Carping about Carbon Emissions

By on June 12th, 2014

Columns
Eric Freedman

Eric Freedman

Carping about Carbon Emissions

June 13, 2014

When President Obama announced a proposed rule to reduce power plant emissions that contribute substantially to climate change, predictable objections from Republicans came fast and furious – job destroyer, too expensive, unnecessary, presidential power grab – even that there is no such thing as human-induced climate change. Of course, similar broad-stroke partisan objections have greeted virtually everything Obama has proposed since taking office.

The traditional utility industry raised its objections based on practicality and cost.

Now a funny thing is happening – some in the GOP and the industry have backed away from the initial relentless criticism. More on that later in the column.

Relying on Executive Branch authority under the Clean Air Act, the rule targets carbon dioxide emissions from plants responsible for an estimated 40 percent of U.S. carbon pollution. The rule is intended to reduce carbon emissions nationally by 30 percent by 2030, compared to emissions in 2005, the baseline year.

U.S. Senate Republican candidate Terri Lynn Land immediately slammed the proposal as part of Obama’s “War on Michigan” and accused Democratic candidate Gary Peters “of selling out Michigan jobs for his radical environmental agenda.”

To be fair, some Democrats objected too, primarily those from coal mining states who see the new rule as a further body-blow to an economic mainstay of their constituents – much the way tobacco state lawmakers have long fought federal measures to reduce smoking and Michigan lawmakers objected to tougher federal fuel efficiency standards.

Despite Land’s hyperbolic rhetoric, Peters has expressed his qualms about the proposed rule. “The setting of achievable and affordable carbon reduction goals is an essential and important first step in the process,” he said in a news release. “However, I am concerned that the proposed draft EPA rule imposes a more stringent standard on Michigan than surrounding Midwestern states.”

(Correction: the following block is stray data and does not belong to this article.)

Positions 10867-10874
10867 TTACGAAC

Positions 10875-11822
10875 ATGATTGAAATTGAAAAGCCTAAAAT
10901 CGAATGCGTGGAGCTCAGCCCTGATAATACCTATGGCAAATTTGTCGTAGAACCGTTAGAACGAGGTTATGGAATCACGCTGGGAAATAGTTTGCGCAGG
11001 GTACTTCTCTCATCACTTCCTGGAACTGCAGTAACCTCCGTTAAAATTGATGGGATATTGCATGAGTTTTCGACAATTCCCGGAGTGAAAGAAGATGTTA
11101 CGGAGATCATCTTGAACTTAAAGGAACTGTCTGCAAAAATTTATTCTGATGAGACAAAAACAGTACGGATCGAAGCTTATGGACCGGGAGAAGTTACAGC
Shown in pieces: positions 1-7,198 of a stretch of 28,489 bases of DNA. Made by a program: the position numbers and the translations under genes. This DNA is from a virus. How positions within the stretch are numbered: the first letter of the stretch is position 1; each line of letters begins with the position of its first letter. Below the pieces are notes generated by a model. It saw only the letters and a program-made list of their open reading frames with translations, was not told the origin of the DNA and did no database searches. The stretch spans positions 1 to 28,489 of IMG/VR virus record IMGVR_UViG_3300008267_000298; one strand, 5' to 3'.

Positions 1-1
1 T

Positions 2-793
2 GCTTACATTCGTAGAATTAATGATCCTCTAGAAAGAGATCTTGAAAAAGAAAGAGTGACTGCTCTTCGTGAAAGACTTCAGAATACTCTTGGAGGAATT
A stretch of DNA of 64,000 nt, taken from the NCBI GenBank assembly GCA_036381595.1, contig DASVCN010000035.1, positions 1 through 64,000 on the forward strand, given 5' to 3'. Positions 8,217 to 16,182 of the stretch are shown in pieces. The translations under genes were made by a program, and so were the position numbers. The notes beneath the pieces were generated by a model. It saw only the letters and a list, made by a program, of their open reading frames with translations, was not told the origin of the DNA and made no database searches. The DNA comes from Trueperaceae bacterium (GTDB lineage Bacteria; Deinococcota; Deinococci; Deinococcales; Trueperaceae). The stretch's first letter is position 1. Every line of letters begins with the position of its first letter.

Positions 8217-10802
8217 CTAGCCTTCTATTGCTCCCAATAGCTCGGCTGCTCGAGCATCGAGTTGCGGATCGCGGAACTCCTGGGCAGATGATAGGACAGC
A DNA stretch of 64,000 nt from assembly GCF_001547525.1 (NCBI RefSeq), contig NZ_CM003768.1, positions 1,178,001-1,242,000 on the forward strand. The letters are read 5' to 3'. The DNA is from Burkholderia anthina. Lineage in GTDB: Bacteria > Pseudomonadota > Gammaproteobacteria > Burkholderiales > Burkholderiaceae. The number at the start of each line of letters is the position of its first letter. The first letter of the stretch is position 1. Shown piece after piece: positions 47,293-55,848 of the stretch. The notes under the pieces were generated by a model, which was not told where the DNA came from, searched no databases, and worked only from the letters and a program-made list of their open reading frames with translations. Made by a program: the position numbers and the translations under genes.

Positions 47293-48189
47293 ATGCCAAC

The EPA proposal, which will be subjected to extensive public comment, allows state-by-state variations in targets and timetables.

Peters suggested that there may be lessons to be learned from the experience of dealing with fuel efficiency standards. The administration’s carbon emissions rule, he said, “needs to include a mid-term review process to ensure timelines are realistic and recognize that progress may not be linear. I believe that a process similar to what was adopted to increase motor vehicle fuel efficiency standards should be included in the EPA rule.”

According to the U.S. Energy Information Administration, nationally, electricity generated from coal nationally has declined from 5,453 to 4,345 megawatt hours daily during the past decade.

My MSU journalism student, RJ Wolcott, recently reported for Great Lakes Echo that Michigan – which mines no coal – imported more than 7 million tons in the last quarter of 2013.

“Last year, 54 percent of electricity flowing into Michigan homes and businesses came from coal-fired generators,” Wolcott wrote. “And all of it arrived by train from other states, including Wyoming and Montana.”